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'Better Call Saul' Inches Toward 'Breaking Bad'
August 6, 2018  | By David Hinckley

Part of the reason the Breaking Bad prequel Better Call Saul has worked so well for three seasons is its refreshing quotient of humanity and humor.

Through no fault of their own, both those commodities may be receding when Season 4 launches at 9 p.m. ET Monday on AMC.

That doesn’t necessarily mean Better Call Saul is deteriorating. It just means that any show whose storyline segues into Breaking Bad will inevitably, at some point, head toward the dark side.

While this will come as a surprise to exactly no one, it does remind us that Better Call Saul is set in three different time periods, with very different and totally connected circumstances.

The show’s main story unfolds six years before Breaking Bad. Jimmy McGill, a/k/a Saul Goodman (Bob Odenkirk, top) is a relatively young fellow torn between his true calling as a two-bit con man and the marginally more respectable life of a small-time lawyer.

This part is leading up to Breaking Bad, whose story we already know and in which Saul Goodman had blossomed into a thoroughly corrupt lawyer. In Breaking Bad, that made him the comic relief.

Jimmy/Saul survived the reckoning at the end of that show, barely, and we’re reminded again at the start of this new season that he is now leading a bleak, hollow life managing a Cinnabon at a mall in Omaha.

Season 4 begins in the immediate aftermath of Jimmy’s older brother Chuck (Michael McKean) burning down his house with himself inside.

Chuck, a brilliant lawyer with whom Jimmy had an intense love/hate/envy sibling relationship, suffered from a whole lot of problems, some of them caused by Jimmy.

So it’s perhaps a mild surprise that someone else seems to feel the only guilt over Chuck’s suicide.

Jimmy seems outwardly unfazed as he starts looking for a new job in his own peculiar, sideways fashion. His patient girlfriend, Kim Wexler (Rhea Seehorn, left, with Odenkirk), accepts this, as she accepts too many things about Jimmy.

She sees him as an essentially good person who has been forced into bad choices, which isn’t the way everyone would see him. She also thinks he’s fun, because he touches her wildcat side, and she probably thinks she can save him from himself.

As a long game, that may not be a good call. For now, Kim adds an invaluable dimension to Better Call Saul. Where Breaking Bad ran on pure testosterone, she gives this show more balance and, at times, some of the aforementioned humanity.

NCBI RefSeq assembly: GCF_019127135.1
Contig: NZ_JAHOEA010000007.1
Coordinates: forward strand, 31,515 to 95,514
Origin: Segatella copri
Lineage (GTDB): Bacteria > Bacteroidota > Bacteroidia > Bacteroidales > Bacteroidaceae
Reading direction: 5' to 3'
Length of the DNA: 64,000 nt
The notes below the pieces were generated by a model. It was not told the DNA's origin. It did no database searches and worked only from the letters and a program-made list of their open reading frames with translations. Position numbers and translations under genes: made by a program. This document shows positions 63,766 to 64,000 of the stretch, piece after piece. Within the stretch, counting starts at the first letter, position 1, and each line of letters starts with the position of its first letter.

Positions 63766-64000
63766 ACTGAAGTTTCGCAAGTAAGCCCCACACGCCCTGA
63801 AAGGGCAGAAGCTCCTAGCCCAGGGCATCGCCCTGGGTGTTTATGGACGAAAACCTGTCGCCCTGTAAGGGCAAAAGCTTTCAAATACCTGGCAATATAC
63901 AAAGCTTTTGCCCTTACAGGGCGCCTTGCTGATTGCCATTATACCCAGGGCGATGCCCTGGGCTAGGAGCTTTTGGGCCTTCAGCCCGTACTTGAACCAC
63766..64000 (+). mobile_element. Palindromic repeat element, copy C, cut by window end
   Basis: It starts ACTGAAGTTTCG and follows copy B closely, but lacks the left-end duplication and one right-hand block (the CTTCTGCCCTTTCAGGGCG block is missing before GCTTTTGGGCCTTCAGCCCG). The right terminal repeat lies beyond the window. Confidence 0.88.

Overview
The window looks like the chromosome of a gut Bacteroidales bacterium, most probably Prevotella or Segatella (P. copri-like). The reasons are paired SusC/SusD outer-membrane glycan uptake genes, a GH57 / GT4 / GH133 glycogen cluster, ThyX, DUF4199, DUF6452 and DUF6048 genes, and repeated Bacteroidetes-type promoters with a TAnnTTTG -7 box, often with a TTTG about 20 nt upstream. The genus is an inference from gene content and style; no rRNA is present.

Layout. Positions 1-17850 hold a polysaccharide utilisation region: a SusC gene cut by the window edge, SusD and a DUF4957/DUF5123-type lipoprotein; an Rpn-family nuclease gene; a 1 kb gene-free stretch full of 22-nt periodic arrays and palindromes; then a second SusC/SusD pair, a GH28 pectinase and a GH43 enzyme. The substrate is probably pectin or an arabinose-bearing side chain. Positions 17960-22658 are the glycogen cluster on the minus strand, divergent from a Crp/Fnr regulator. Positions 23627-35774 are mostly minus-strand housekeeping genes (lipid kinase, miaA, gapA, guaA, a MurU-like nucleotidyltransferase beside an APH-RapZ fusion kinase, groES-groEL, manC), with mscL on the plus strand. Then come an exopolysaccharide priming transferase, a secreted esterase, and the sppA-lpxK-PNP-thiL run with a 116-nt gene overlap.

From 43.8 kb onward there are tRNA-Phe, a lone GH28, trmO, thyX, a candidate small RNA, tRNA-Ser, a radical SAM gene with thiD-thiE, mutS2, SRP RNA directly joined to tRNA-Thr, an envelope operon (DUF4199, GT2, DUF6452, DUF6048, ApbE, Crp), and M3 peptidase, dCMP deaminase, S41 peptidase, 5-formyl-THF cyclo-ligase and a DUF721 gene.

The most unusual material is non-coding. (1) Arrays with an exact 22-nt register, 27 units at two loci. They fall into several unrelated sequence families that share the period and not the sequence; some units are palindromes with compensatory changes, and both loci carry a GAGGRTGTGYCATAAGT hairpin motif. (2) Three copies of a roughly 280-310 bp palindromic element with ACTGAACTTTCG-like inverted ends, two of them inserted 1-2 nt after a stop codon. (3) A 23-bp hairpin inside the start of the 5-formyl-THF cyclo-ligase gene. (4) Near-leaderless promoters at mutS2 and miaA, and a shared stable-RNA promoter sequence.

That’s not to say she’s some sweet belle who just wants to do the right thing. Neither of those descriptions, we are reminded Monday night, would be entirely accurate.

In any case, Breaking Bad / Better Call Saul creator Vince Gilligan tends to, eventually, have his characters reap what they sow.

In the larger plot arc, we’re still moving slowly toward the point at which Jimmy McGill becomes Saul Goodman.

Much of the tangible movement comes from Mike Ehrmantraut (Jonathan Banks, left), a former Philadelphia cop who has moved to New Mexico and slowly made his way into the drug-running underworld.

Since Jimmy and Mike have formed a connection of convenience, Mike seems like the logical gate through which Jimmy will transition to Saul.

After playing Mike on Breaking Bad, Banks has him down cold. We’re totally convinced he can love being “Pop-Pop” to his pre-teen granddaughter and also crave the methodical chess match by which people on the shady side of the law can take care of their business without consequence.

We also see Gus Fring (Giancarlo Esposito, above, with Banks) maneuvering to move up in the drug world. Outwardly, the personable owner of a fried chicken restaurant, Gus has liquid nitrogen running through his veins. We’re reminded Monday exactly how cold he has no trouble being.

Better Call Saul has always moved at a deliberate pace, and the opener of the new season doesn’t change that. Still, the match has clearly been lit for a flashpoint.

The humanity and the humor aren’t gone. They’re just getting a little less face time.

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